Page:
It’s fine if some dry soil clings to the skins of the potatoes. Inspect your haul carefully and cull any with cuts, gashes, or broken skin – they won’t keep well, but you can use them quickly with no ill effects.
It’s also a good rule of thumb to pull smaller potatoes from your storage stock before larger ones – smaller taters don’t have quite the keeping power of larger specimens.
The ideal temperature for long-term potato storage is around 50°F. You’ll want to stash them in a dark place – no light whatsoever! – in a well-ventilated container. A wicker basket, paper or mesh bag, plastic storage bin with cutouts, or a cardboard box will do the trick.
If you have a cool, dry, dark basement or other storage space, that’s great for this. And if you’re lucky enough to have an actual root cellar, that’s perfect!
Keep in mind that you’ll want to limit access to hungry critters as much as possible.
Otherwise, a pantry or closet that will stay dark and cool for the long term and that isn’t accessible for pests to invade will do. Your potatoes should keep well this way for several months.
Now, for a few important pro tips:
1. Don’t Eat the Green Ones…
As you enjoy your homegrown potatoes, you may notice that the skin of your spuds has taken on a green tint. You’ll sometimes see this at the grocery store as well – don’t buy these!
This means your potatoes have been exposed to light, which increases levels of alkaloids and creates a toxin called solanine that’s poisonous to humans. This can also create a bitter flavor in your potatoes.
To avoid greening, be sure to keep them in the dark, with no light exposure during storage whatsoever.
While I definitely recommend avoiding any fully green potatoes entirely, specimens with just a hint of green on their skin can still be eaten safely, as long as you cut away that portion.
2. …Or the Seeds
As your potatoes grow to maturity, but before the green tops start to die back, you may notice what look like tiny green cherry tomatoes growing among the leaves. These are the seeds of the potato.
Please resist the urge to pop them in your mouth while weeding like you would a Sungold, because they’re toxic!
They also won’t give you the same potatoes, even if you were to save and plant them next year. Since potatoes don’t grow true from seed, we propagate them vegetatively, by saving seed potatoes from one year to the next.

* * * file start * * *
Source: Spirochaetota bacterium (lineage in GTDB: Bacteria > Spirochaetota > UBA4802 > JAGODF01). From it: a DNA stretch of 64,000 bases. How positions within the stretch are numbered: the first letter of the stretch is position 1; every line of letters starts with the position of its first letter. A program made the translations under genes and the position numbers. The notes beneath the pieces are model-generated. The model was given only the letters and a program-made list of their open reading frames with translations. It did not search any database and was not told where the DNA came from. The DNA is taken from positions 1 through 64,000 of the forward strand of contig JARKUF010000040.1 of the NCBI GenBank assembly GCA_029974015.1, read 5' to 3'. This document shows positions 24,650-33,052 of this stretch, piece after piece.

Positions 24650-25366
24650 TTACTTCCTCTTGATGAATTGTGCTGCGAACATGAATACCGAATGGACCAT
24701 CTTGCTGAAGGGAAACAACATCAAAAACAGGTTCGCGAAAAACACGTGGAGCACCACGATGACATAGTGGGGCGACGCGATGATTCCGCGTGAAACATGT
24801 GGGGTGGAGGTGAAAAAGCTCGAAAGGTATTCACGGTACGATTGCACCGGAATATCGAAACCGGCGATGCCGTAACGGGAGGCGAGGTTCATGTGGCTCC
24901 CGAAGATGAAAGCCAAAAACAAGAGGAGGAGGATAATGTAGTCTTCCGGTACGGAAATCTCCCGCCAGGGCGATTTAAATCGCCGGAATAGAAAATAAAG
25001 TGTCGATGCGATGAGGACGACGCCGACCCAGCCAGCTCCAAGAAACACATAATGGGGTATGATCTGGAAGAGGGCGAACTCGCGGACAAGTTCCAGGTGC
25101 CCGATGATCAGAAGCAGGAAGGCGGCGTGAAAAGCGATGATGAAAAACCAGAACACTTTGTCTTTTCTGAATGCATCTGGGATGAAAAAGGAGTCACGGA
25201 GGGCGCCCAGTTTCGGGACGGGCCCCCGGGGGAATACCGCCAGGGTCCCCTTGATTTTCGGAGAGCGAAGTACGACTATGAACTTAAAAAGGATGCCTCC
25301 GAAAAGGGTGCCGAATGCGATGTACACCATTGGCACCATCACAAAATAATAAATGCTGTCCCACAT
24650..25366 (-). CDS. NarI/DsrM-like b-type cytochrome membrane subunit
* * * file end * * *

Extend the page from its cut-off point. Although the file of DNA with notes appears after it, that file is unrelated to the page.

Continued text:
Since disease can be passed down from season to season this way, it’s recommended that you always source trusted seed potatoes each year.
3. A Note on Rotation
I’ve touched on it already, but I’d like to offer one more note about rotation, with an urban growing tip:
Growing potatoes and tomatoes on a three-year rotation is recommended – meaning that if you want to grow these crops every year, you’ll need to maintain three separate beds or containers.
This minimizes the chance that you’ll exhaust the soil and build up pests or plant diseases in one bed like you might if you plant these crops in the same place over and over.
In my own garden, I also grow in straight compost, since I can get it for free. Yields seem pretty good so far, although the crops would benefit from something a bit lighter, I’m sure. YMMV.
Since I plant my potatoes in a series of raised beds and containers in various community gardens (as well as my own front yard), I make sure to build up my raised bed soil levels – which inevitably drop throughout each season – by emptying my spent potato container soil into a spent potato or tomato bed.
This way, I’m keeping my rotation properly, and the beds I use that didn’t grow potatoes or tomatoes this season will be ready for them the next season.
Now that you’re armed with the tools you need to harvest and store your spuds, it’s time to find your pitchfork and get digging!
While a simple toss with olive oil, salt, and herbs (like this one) usually does it for me, I also love melting an Alpine-style cheese over boiled or roasted taters, Raclette-style.
What kind of potatoes are you growing this season? Let us know your harvesting and storage tips and share some of your favorite recipes in the comments!
Photo credits: Shutterstock, unless otherwise credited.
About Alex Jones
Alex is a freelance local food consultant and writer based in Philadelphia. Evangelizing about growing food and maintaining urban green space is second nature to Alex. While she’s never farmed professionally, she has picked up a few tips and tricks thanks to her background as a local food buyer and small farm advocate. She belongs to two community gardens in her West Philly neighborhood and makes a valiant effort each season to eat only produce from her own garden, occasionally supplemented with goodies from the farmers market. When she’s not working, Alex spends her time managing her usually overstuffed fridge, growing vegetables, foraging for fruits around the city, playing tuba in a disco cover band, and hanging out with her partner and their two cats.